In a scenario like the following, where different hosts are connected via switches only, I'm not sure how the ARP packets will look like when A wants to send an IP packet to B. I assumed all the devices' forwarding tables/ ARP tables were empty.

Host A ---- Switch 1 ---- Switch 2 ---- Host B

I understand how it would work if at least one of the switches were routers, but not when there are only switches (layer-2 switches, with no ARP tables)

Here is my best guess:

  1. A sends ARP request with MAC address FF:FF:FF:FF:FF:FF to Switch 1.

  2. Switch 1, not knowing where FF:FF:FF:FF:FF:FF goes to, 'broadcasts' a request for FF:FF:FF:FF:FF:FF to Switch 2.

  3. Switch 2 behaves like Switch 1 and 'broadcasts' a request for FF:FF:FF:FF:FF:FF to Host B.

  4. Host B receives this "ARP-request-like message" and responds with its MAC address to Switch 2.

  5. Switch 2 relays this message to Switch 1.

  6. Switch 1 relays this message to Host A, and now A has the MAC address of D.

  7. A sends an IP packet with destination MAC address of D.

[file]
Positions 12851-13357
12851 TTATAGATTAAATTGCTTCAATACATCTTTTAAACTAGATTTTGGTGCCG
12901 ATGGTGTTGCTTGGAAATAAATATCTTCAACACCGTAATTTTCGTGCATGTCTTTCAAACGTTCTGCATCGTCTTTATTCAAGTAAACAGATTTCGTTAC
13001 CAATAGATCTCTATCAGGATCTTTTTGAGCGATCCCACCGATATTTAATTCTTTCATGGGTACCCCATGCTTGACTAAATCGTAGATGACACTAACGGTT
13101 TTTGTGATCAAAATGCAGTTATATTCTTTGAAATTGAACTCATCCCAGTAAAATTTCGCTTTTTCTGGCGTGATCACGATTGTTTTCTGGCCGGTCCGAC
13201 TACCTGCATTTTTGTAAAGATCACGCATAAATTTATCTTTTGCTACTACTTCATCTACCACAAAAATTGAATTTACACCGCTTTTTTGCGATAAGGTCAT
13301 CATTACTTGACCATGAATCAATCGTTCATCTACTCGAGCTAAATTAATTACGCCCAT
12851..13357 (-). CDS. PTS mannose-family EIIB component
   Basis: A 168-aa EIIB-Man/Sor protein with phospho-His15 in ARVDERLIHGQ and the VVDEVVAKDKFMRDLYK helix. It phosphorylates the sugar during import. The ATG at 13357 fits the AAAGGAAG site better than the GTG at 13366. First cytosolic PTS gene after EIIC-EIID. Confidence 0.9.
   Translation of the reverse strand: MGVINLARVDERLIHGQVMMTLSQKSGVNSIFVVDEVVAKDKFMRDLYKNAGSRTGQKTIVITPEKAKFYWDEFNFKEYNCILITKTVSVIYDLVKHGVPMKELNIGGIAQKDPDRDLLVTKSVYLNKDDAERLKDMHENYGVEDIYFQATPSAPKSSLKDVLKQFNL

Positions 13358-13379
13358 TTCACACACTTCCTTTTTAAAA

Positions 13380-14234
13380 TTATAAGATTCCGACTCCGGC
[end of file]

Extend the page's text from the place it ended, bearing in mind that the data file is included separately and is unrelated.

8. Switch 1 and Switch 2 forwards the message to D.

I'd like to know if the behavior is true.

Any help or push in the right direction would be greatly appreciated. Thanks!

1 Answer 1


Switches are transparent to layer 2, so the ARP forwarding logic is exactly the same, whether hosts are directly connected, via one switch or across several. An ARP request is broadcast and is flooded to all ports in the broadcast domain. An ARP response is (normally) unicast and is forwarded back to the requesting host.

In your steps 2 & 3, the switch floods the broadcast to all its ports except the source port. The ARP response is unicast, so in steps 5 & 6 the respective switch forwards it out of the port towards Host A, based on its MAC table.

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